Be it religion, literature or art, light has been symbolic of cleansing, learning and revelation. Most often, however, it has represented new beginnings, new dawns and re-birth.
For the last eight years, the area of Longbridge in south Birmingham has been a dark place, both physically and emotionally; 468 acres of land which, for over a century, was home to one of the UK’s biggest car manufacturing sites.
From the Austin Motor Company in 1905 to British Leyland to the Rover Group, Longbridge was the British motor industry, producing such iconic cars as the Austin 7, the Metro and, of course, the Mini. At its peak, 25,000 workers were employed there.
While car production continues in the shape of Shanghai Automotive Industry Corporation (SAIC), the majority of the Longbridge site is now part of a £1billion redevelopment by St Modwen.
Where once stood a vast factory complex, St Modwen is now building 2,000 new homes, shops and, for the first time, a Longbridge town centre. The area now has an identity of its own, rather than simply being the address of a car plant and railway station.
Against and in response to this backdrop, public arts organisation WERK, on behalf of Bournville College (one of the first arrivals in the area’s re-birth) has developed the Longbridge Light Festival as part of a wider long-term site-specific art project for the area.
WERK’s light and art festival concept takes its inspiration from Lyon’s famous Fête des Lumières, Lumiere Durham and the redevelopment of Leipzig’s cotton mill, Spinnerei, a 10-hectare site used today by art galleries, events, studios and restaurants.
“What we are doing as a group is responding to the changing site, trying to show not only the transforming physical environment through public art, but to reinvigorate and reveal the social infrastructure through long-term engagement. We have only just begun to scratch the surface of this complex story,” says Claire Farrell, project curator and director of WERK.
The festival theme of Back to the Future was developed by Birmingham-based artists and festival curators Elizabeth Rowe and Chris Poolman, who were commissioned by WERK.
They have brought together 28 artists from across the globe – as well as from Birmingham itself – whose unique work will respond to the past, present and future imagining of Longbridge.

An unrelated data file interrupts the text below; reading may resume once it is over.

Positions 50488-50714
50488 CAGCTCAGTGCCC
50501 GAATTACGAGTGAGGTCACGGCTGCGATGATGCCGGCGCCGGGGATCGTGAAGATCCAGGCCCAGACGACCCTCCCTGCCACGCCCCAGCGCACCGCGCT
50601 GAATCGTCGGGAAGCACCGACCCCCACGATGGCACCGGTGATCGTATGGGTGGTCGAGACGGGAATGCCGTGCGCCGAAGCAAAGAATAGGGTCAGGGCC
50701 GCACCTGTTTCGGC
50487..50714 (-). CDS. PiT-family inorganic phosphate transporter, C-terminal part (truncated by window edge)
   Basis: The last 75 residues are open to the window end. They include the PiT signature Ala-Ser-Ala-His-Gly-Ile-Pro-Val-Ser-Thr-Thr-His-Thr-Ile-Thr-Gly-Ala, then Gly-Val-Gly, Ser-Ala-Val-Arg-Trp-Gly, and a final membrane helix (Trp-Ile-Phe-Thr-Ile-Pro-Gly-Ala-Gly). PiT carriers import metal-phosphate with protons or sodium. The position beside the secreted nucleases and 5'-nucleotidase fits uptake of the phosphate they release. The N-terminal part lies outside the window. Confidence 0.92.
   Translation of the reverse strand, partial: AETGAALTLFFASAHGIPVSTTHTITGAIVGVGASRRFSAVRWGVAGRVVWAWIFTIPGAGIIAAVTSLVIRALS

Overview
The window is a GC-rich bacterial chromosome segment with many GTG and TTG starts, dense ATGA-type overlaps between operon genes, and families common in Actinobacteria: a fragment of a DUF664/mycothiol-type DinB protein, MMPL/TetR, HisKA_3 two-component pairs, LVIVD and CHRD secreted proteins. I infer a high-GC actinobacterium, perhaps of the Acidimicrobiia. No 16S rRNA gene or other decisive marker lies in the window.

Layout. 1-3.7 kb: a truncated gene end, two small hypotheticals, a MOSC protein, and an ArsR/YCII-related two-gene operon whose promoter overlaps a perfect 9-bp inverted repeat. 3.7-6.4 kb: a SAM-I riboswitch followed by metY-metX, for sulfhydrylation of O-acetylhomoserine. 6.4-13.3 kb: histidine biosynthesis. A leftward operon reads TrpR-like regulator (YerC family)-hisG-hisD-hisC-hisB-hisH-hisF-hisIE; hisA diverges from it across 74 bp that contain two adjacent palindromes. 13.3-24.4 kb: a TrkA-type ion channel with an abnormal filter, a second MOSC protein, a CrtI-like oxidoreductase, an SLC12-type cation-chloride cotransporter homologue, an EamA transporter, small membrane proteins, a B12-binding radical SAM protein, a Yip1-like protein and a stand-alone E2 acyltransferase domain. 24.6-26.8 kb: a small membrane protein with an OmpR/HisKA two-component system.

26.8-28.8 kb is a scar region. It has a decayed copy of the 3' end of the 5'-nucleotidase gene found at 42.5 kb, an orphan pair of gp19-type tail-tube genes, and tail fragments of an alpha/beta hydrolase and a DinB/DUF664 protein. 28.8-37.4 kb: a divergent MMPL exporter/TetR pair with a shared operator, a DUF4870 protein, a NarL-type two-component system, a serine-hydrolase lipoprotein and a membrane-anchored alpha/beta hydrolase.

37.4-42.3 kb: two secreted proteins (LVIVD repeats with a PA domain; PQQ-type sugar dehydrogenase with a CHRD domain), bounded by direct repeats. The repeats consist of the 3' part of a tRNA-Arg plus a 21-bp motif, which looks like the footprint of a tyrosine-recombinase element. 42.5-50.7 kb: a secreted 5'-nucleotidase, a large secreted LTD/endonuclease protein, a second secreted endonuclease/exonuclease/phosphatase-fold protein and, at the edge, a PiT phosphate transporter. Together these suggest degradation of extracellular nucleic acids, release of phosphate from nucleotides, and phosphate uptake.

Alongside the light and art will be a full programme of hands-on activities produced in partnership with Longbridge community groups, businesses, schools and churches, including costume making, a dress your window competition, constructing lanterns and a Light-up Cycle Workshop where visitors will be invited to customise their two wheels before travelling along a temporarily illuminated “science fiction” cycle route.
The commissioned art installations by the likes of Pitaya (Lyon), Famed (Leipzig/Berlin) and Moritz Wehrmann from Paris ( www.longbridgelightfestival.co.uk/MoritzWehrmann ) will not attempt to hide the redevelopment, but rather respond to it and light it up, showing the world how the area is being brought back to life.
Members of the Institute for Boundary Interactions will be roaming the new Longbridge (a future ITEC Economic Zone) as futuristic town criers, gathering social digital archaeology from the area and broadcasting this via mobile speakers throughout the evening .
Birmingham’s own rich and established art scene is well represented too, with Matthew J Watkins, Ruth Claxton and Juneau Projects all contributing.
Each artist has taken their own unique approach to the theme; Cathy Wade’s Found Sculptures of Longbridge, using light to transform three redundant but historically significant red tanks into illuminated markers, while BAZ Birmingham has constructed a tube carriage from a fictitious future Birmingham transport network based on the Austin Allegro’s Quartic steering wheel, entitled The Quartic Rides Again!
Norman Cave, principal of Bournville College and festival partner, says: “Longbridge has had a rather gloomy recent past which it is now breaking out of, and the light festival is symbolic of the efforts the community is making in building a brighter future. We want to bring people together in this new public space to celebrate, participate and enjoy the free activities and events.”
Claire Farrell adds: “Look at how Lyon’s light festival has affected and embedded within the physical city – it’s known as the City of Light. It supports cultural well-being. Lighting affects how we feel about a place so for me the deeper underpinning, in addition to social cohesion, was absolutely what inspired the use of light, enriching what was around us.”
* The Longbridge Light Festival takes place on October 24 and 25. It is preceded by the Tran-si-tion international conference on October 24, hosted by Bournville College, where keynote speakers include artist Daan Roosegaarde from Rotterdam; Jean Francois Zurawik, director of Fête des Lumières, Lyon; Glenn Howells, director of Glenn Howells Architect in Birmingham. For more details visit: www.longbridgelightfestival.co.uk